Woke considerably refreshed and decided to get to work straight away. Drilled out the two rear bolts on the screen mount and replaced them with a couple of stainless numbers from Jeff’s ‘come-in-handy’ tin.
Re-examined the heat damage – it seems to be limited to the bag liner (which is still probably useable), the Gerbing jacket and the mouse – everything else will go into the wash and (hopefully) lose the smell of scorched plastic. After sorting the bike and some Emails out, I join Keri and Jeff for lunch at the Highlander Bar & Restaurant. By some trick of the light, Jeff appears much shorter than me in this picture.....
Jeff then takes me to A&W Mufflers, where I meet the proprietor, Steve Davis (no relation). He has a gruff and dry manner – ‘Yer not from rowend here, are ye, fellah?’ – but we get on very well.
He looks at the problem, explains how he intends to fix it and then gets to work. I’m there for 2 ½ hours or so, during which time Steve works on the exhaust, smokes interminable cigarettes and discusses music (they have both sorts here, Country and
Western), cars (he drives an MG Midget) and traffic in London (he’s recently come back from a QE2 cruise to Southampton, flying back from Heathrow).
I also chat with his business partner, Danny, who has a Mach 1 Mustang that, shall we say, isn’t subtly customized.
He’s had the car for about 25 yrs and has a sign in the window saying ‘This car is not for sale’, as he gets asked so much. Danny’s also fine-tuning a model car which runs on a nitrous mix, revs to 40k rpm and will do 45-50mph.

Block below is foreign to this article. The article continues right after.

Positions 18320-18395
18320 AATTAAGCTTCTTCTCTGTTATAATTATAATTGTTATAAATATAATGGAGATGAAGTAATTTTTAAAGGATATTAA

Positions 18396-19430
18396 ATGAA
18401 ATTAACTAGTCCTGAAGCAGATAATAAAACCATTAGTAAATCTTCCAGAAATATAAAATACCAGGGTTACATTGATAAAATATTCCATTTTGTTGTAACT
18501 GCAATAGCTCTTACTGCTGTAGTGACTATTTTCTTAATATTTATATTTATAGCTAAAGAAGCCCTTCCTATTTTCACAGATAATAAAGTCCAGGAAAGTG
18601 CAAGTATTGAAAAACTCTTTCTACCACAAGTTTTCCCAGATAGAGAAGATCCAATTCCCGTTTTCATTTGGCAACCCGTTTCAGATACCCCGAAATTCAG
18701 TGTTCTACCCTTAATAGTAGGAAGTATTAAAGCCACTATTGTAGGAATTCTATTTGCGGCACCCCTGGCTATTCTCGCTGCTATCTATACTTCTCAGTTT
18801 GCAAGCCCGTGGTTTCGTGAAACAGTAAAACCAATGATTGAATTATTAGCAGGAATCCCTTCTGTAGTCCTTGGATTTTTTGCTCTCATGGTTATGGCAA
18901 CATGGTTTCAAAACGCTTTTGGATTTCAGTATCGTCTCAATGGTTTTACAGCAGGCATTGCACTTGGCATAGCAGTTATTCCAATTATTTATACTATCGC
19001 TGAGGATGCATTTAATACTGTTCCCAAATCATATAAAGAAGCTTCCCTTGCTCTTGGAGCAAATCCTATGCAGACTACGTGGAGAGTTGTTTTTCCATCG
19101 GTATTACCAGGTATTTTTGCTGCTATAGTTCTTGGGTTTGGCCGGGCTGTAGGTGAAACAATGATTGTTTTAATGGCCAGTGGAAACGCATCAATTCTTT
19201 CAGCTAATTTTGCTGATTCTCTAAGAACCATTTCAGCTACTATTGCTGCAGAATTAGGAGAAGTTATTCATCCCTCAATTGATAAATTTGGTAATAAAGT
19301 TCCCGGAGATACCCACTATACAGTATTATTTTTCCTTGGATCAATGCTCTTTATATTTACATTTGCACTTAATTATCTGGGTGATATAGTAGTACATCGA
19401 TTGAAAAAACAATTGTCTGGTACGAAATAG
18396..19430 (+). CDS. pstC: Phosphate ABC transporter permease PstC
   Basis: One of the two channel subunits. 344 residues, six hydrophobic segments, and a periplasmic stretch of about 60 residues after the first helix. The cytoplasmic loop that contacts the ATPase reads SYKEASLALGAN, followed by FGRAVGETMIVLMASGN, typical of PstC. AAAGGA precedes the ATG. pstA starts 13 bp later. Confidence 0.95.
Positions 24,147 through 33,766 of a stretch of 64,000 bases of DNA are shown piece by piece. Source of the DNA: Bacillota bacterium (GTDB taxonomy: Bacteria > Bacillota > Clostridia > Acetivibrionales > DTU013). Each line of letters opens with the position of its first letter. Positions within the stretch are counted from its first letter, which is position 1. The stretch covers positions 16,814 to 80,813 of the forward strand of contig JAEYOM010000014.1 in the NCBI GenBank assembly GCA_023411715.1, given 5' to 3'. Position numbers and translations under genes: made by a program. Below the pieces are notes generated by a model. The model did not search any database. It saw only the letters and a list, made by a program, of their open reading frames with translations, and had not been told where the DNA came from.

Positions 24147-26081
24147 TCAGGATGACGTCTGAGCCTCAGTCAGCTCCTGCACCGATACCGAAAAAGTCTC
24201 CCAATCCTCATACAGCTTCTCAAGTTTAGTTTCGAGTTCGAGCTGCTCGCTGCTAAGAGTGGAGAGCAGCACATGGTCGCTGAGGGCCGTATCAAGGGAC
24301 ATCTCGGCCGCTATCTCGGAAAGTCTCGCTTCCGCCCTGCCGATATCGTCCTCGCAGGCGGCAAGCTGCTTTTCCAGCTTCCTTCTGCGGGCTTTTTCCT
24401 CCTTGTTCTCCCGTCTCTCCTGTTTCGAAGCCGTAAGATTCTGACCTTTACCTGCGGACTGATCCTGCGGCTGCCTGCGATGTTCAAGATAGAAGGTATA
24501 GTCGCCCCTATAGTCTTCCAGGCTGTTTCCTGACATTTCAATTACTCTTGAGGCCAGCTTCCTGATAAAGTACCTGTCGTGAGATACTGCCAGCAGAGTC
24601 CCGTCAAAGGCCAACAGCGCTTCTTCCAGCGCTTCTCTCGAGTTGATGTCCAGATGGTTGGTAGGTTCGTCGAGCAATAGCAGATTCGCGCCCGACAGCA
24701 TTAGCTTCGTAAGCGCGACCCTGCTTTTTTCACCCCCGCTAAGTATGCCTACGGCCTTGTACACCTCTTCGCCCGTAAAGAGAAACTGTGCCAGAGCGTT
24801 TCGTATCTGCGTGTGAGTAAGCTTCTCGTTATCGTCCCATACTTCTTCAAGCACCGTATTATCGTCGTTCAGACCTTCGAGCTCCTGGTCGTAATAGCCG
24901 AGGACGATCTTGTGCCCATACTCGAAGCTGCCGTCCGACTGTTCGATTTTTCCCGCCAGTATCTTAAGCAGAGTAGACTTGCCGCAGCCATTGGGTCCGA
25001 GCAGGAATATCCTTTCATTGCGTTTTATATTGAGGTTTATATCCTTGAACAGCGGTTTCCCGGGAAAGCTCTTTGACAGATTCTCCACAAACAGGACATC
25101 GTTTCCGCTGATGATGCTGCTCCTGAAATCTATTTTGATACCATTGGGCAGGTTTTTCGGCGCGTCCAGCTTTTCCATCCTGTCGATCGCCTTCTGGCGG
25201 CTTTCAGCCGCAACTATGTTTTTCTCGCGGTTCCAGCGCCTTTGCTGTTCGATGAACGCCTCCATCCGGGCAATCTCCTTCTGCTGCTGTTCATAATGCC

These blokes are serious about their toys. Another customer turns up in a new Mustang Cobra.
This car develops 390 bhp. He’s in to get a new exhaust system fitted to increase the power……..
Steve removes the end cap from my standard can, angle cuts a piece of pipe to fit, welds the pipe to the can, flares the hole on the end cap, then sprays the end can, pipe and weld with high-temp paint.
I run the engine – it sounds great and the pipe now protrudes just aft of the number plate, ensuring the efflux is kept clear of any part of the bike. Total cost of this neat and expertly executed piece of engineering? $20. Amazing! Twelve quid!
I ride back to Jeff and Keri’s, where we barbeque steaks and agree to go out for a ride at about 1900. The evening is beautiful, with a full moon and warm breeze. Jeff leads me through an hour and a half of windy country roads, before returning home via local sights including the Daytona Speedway racetrack. On our return I check the temperature of the left pannier - cool as a cucumber - Steve's fix has worked perfectly :)
A shower and a quiet beer (and bullshitting session, natch) and it’s time to post the latest journal entry (I’m only about 24hrs behind at the moment), before turning in. Tomorrow probably won’t be too exciting – chores to do…..:(